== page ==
The latest example of Big Sugar running to Uncle Sugar to protect the industry’s sweet deal at the expense of taxpayers and consumers occurred on March 28, 2014, when domestic sugar producers filed complaints about Mexican sugar imports to the U.S. International Trade Commission (ITC) and the Department of Commerce (DOC). The petitioners claim that Mexican sugar is being dumped in the U.S. market and receives unfair subsidies from the Mexican government, thereby injuring U.S. sugar producers.
While the agencies have agreed to investigate the two complaints, which is a routine decision in such cases, it would be an insult on top of injury to both taxpayers and consumers if they rule in favor of Big Sugar.
As a signatory to the North American Free Trade Agreement (NAFTA), Mexico now has open access to the U.S. market. NAFTA has led to an integrated sweetener market under which Mexico exports sugar to and imports high fructose corn syrup from the U.S. In fact, the current system is precisely what was anticipated by both countries when the agreement was ratified in 1994. But Big Sugar’s filings with the ITC and DOC threaten to disrupt this balanced market, since Mexico is likely to retaliate if the agencies rule in favor of the U.S. sugar producers.
While the federal government has been supporting sugar beet and sugar cane growers and processors for more than 75 years, the sugar program, which is comprised of the following combination of policies, has been particularly pernicious since the 2008 Farm Bill. That legislation increased loan rates for raw and refined sugar; continued a domestic allotment system; placed new restrictions on the ability of the secretary of Agriculture to allow imports even if they are needed to fill shortfalls in the U.S. sugar market; and created the federal Feedstock Flexibility Program, which requires the U.S. Department of Agriculture (USDA) to sell surplus sugar for ethanol production (an industry which receives its own federal subsidies) at a loss to the government. Despite the best efforts of taxpayer and consumer groups, amendments to mitigate the negative effects of the 2008 Farm Bill were defeated during consideration of the 2014 Farm Bill.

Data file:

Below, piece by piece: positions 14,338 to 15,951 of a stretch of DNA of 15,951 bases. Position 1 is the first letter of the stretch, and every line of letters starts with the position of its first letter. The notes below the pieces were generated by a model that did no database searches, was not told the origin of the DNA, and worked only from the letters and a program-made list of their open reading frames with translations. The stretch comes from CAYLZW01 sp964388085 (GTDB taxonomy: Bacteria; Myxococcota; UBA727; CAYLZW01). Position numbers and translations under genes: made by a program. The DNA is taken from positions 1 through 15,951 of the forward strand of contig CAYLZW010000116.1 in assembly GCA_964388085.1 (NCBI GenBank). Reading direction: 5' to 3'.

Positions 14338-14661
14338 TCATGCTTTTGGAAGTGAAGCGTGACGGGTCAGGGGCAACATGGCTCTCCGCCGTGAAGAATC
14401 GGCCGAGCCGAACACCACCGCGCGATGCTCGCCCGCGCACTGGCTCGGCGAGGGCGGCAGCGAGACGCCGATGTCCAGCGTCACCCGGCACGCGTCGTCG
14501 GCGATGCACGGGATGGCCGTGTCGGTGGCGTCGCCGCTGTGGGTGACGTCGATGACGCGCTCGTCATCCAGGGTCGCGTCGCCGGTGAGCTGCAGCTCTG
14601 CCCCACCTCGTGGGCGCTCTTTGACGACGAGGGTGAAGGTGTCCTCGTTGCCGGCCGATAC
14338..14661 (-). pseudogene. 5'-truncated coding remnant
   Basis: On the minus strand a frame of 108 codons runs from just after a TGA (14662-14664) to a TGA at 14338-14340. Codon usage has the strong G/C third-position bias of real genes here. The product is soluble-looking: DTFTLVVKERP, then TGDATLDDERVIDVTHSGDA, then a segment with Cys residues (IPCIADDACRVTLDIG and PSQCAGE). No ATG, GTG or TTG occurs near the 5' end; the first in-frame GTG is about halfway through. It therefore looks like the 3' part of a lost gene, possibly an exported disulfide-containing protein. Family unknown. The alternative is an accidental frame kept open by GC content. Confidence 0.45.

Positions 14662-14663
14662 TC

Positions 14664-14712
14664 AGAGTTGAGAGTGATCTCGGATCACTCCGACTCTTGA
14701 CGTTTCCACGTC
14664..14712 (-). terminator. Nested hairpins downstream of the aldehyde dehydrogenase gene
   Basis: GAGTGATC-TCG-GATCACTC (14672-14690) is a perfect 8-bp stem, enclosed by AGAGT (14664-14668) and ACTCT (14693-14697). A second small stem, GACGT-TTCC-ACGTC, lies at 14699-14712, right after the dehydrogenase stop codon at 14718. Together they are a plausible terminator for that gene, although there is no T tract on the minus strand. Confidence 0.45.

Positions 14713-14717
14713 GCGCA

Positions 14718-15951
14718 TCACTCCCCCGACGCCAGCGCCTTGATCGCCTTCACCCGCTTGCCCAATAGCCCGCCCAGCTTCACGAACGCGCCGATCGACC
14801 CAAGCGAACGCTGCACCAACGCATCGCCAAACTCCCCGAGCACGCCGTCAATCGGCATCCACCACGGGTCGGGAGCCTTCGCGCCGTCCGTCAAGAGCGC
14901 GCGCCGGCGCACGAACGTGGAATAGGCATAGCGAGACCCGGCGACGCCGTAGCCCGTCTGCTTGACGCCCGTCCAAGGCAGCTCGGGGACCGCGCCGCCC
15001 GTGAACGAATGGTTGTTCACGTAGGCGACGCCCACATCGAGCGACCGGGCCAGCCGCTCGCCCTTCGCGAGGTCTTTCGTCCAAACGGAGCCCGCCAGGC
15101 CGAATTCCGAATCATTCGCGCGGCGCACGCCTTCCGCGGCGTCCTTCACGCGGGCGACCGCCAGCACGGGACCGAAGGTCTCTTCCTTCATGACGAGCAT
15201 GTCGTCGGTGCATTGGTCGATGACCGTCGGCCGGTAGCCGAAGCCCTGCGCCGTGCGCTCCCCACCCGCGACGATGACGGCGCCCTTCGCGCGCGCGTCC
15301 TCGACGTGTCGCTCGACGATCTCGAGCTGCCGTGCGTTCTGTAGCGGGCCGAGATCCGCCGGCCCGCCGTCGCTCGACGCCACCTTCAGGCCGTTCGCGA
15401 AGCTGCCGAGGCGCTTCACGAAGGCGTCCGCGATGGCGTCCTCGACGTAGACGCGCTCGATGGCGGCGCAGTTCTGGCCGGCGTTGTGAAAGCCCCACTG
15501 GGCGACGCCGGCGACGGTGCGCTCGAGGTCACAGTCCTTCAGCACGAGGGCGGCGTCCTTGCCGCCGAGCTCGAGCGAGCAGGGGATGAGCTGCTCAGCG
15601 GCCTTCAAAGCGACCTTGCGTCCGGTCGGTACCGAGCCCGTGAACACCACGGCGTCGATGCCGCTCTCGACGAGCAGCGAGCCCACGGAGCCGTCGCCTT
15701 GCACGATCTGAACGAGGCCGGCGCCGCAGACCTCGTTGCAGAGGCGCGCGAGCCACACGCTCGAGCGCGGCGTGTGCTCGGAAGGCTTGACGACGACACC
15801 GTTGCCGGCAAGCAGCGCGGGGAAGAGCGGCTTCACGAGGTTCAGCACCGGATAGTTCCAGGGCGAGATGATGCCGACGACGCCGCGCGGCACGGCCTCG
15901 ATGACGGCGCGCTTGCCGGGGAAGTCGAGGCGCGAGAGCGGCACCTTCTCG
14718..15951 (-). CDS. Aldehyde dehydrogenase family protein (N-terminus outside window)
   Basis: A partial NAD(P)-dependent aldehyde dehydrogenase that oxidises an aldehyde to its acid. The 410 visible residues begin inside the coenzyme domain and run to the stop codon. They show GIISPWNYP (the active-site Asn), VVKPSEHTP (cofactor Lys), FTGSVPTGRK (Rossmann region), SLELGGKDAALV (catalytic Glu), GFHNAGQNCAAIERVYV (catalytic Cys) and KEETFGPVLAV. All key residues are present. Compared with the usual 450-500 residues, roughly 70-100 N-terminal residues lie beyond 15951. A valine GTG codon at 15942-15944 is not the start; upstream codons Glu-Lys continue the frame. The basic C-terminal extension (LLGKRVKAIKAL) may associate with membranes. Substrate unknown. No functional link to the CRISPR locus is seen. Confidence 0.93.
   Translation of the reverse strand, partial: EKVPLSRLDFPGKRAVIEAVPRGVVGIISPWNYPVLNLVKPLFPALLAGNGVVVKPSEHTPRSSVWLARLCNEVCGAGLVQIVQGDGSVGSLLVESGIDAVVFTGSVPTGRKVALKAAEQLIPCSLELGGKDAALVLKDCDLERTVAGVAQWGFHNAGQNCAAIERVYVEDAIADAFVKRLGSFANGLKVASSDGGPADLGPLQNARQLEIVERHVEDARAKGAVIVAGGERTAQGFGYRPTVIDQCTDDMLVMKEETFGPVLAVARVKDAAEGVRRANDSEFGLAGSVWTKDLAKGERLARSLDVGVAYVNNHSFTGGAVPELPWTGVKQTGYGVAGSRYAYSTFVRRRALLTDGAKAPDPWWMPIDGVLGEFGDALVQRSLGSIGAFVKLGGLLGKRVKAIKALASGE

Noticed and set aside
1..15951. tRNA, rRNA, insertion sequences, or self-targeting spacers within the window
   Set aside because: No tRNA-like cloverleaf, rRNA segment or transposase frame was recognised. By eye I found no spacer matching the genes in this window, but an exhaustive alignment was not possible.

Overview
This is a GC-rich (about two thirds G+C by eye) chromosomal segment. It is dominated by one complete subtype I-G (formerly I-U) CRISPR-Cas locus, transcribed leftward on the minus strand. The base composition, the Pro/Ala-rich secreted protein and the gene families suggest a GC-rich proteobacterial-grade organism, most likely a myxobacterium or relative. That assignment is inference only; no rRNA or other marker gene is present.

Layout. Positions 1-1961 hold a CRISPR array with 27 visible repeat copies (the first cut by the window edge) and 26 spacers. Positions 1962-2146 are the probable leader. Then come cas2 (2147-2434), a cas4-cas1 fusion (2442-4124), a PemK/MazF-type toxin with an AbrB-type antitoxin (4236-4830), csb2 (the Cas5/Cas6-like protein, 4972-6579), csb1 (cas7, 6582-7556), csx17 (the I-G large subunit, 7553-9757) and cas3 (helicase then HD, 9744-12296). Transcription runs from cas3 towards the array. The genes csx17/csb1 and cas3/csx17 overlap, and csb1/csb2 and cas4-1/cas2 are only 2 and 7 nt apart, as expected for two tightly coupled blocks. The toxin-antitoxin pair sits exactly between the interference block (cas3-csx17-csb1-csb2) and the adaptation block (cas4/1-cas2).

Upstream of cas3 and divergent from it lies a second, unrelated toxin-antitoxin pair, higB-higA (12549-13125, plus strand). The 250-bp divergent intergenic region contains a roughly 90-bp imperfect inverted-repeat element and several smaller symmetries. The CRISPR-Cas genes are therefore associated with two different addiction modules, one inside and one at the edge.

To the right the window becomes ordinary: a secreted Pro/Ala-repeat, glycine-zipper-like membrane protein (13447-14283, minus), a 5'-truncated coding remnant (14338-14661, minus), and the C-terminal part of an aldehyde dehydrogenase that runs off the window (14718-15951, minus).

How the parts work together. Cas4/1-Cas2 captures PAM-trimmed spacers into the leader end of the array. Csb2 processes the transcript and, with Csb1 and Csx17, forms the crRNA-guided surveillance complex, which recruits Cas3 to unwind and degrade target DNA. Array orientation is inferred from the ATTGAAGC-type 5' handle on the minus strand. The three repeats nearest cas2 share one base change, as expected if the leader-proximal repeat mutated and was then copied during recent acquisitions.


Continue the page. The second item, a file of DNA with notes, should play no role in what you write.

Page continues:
The sugar program has caused the price of sugar to be about 40 percent higher than the world price, resulting in increased costs to consumers of $3.5 billion annually in years 2009 through 2012. Thousands of jobs in sugar-using industries such as candy manufacturers have been lost. Finally, sugar producers forfeited $152 million worth of sugar to the USDA in September and October 2013. The Congressional Budget Office projects costs of $629 million between fiscal years 2014 and 2024, which demonstrates the continuing taxpayer costs of this ill-conceived sugar program.
When Big Sugar tries to solve their own problems by using trade laws as a weapon to intimidate America’s partner in a free trade agreement, they are playing with fire. Their blatant attempt to manipulate not only domestic agriculture policy but also the trading rules between the United States and Mexico should be emphatically rejected by both the ITC and the DOC. Otherwise, the heavily subsidized U.S. sugar industry will continue to leave a sour taste in the mouths of taxpayers and consumers.
Schatz is president of Citizens Against Government Waste.